Setting up HoT tracking is one of the more complicated tasks in Grid, and may cause you some frustration if you’re new to the mod – but it is definitely very valuable to have actual counters and not just an icon or dot telling you that there is a HoT on your target or not.
3. Buffs and debuffs
Although buffs such as Mark/Gift and Thorns are not set up by default, they are very easy to assign to corners and color them appropriately (I use pink/purple for Mark and brown for Thorns). Grid’s menus can be a little confusing and it takes a little while to get used to the fact that you need to first assign the buff to a corner under Frame and then choose the appropriate color under Status > Auras. It would be good if you could instead configure everything inside the Auras area; set the color, set where/how you want it to display, the priority, etc. Aside from being ugly out of the box, Grid’s menus are definitely one of its big drawbacks, even for experienced users.
You can also set up custom debuffs that you want to track (but will not necessarily be able to remove). For example, I used to have Felmyst's Encapsulate set to colour the frame bright pink, so I would know in an instant who was encapsulated, and to either heal them fast, or if it was my group, run. The ability to set up these custom debuffs is something I find extremely valuable and would not want to give up. The fact that I can set them up as a frame colour means that I don't have to watch for dots or icons; instead I can keep healing and as soon as something turns bright pink, I can react without thinking. This is extremely valuable to me.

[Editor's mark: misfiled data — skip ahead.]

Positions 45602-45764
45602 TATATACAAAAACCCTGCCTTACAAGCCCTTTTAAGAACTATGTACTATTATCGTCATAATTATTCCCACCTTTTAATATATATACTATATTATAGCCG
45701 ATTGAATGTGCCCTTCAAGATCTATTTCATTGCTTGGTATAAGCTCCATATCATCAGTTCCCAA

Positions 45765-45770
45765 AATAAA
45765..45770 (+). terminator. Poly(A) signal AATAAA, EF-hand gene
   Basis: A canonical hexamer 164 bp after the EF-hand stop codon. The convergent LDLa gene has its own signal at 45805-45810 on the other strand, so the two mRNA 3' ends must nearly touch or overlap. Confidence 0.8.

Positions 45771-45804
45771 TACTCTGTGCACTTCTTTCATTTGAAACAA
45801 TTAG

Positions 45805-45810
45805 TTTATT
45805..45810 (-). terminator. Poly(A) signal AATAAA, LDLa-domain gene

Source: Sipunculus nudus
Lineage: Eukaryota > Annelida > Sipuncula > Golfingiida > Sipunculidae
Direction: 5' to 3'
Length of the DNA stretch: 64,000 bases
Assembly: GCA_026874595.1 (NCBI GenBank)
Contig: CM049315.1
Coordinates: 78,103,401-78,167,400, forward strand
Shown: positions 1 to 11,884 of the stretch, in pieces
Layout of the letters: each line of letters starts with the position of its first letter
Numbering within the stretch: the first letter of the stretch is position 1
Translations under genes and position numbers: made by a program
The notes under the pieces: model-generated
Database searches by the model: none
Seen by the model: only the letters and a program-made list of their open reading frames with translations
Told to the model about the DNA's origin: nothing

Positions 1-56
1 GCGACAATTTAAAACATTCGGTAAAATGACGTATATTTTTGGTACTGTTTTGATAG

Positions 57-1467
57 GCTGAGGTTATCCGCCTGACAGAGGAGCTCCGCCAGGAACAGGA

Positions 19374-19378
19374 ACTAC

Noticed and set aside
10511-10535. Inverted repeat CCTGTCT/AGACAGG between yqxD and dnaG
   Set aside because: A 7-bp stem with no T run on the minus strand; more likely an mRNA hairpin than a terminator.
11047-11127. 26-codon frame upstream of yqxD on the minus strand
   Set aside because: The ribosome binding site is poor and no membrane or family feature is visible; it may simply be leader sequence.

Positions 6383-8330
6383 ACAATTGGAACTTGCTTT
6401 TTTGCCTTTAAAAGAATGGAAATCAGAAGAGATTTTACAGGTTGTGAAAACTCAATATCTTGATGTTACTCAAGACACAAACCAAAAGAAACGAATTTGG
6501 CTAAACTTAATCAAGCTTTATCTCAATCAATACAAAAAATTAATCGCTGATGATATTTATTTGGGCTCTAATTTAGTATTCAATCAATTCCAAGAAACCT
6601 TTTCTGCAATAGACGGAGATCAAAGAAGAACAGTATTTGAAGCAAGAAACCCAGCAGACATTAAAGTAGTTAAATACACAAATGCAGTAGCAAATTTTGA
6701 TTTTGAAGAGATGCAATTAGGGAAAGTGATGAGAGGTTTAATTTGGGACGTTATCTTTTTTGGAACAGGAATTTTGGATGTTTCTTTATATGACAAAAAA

There’s not much to say about these other items that I like to have on my frames, aside from the fact that if you want mana/rage/energy bars to show, you’ll need to install the GridManaBars module. The rez monitor also requires an additional module.
Other things such as aggro alert, low mana, offline warning etc are all enabled by default and will show up out of the box (but you might want to pretty them up a little from the default settings).
I'll go into better detail when I put Grid side by side with the other mods, but for now, my super brief summary would be that Grid:
- is definitely ugly and overwhelming when you first open it (where on earth do I start changing things??)
- doesn't show mana by default, which is annoying, but it's easy enough to install
- has FANTASTIC HoT display options but you'll need a couple of extra modules first
- has great options for size, bar orientation, display, colours, etc - meaning you have tonnes of flexibility to change the look of your frames to suit your UI - but this will take you a while to set up and perfect
Overall, Grid basically shows you every buff, debuff, HoT or state that you ever want to see on a raid frame, you just need to put in a bit of work to arrange them just-so. It will take you probably an hour or two to get running, from scratch, but the results are well worth it. I'm really looking forward to putting the others to the test to see how they measure up.
Stay tuned for the next installment - Healbot: first impressions.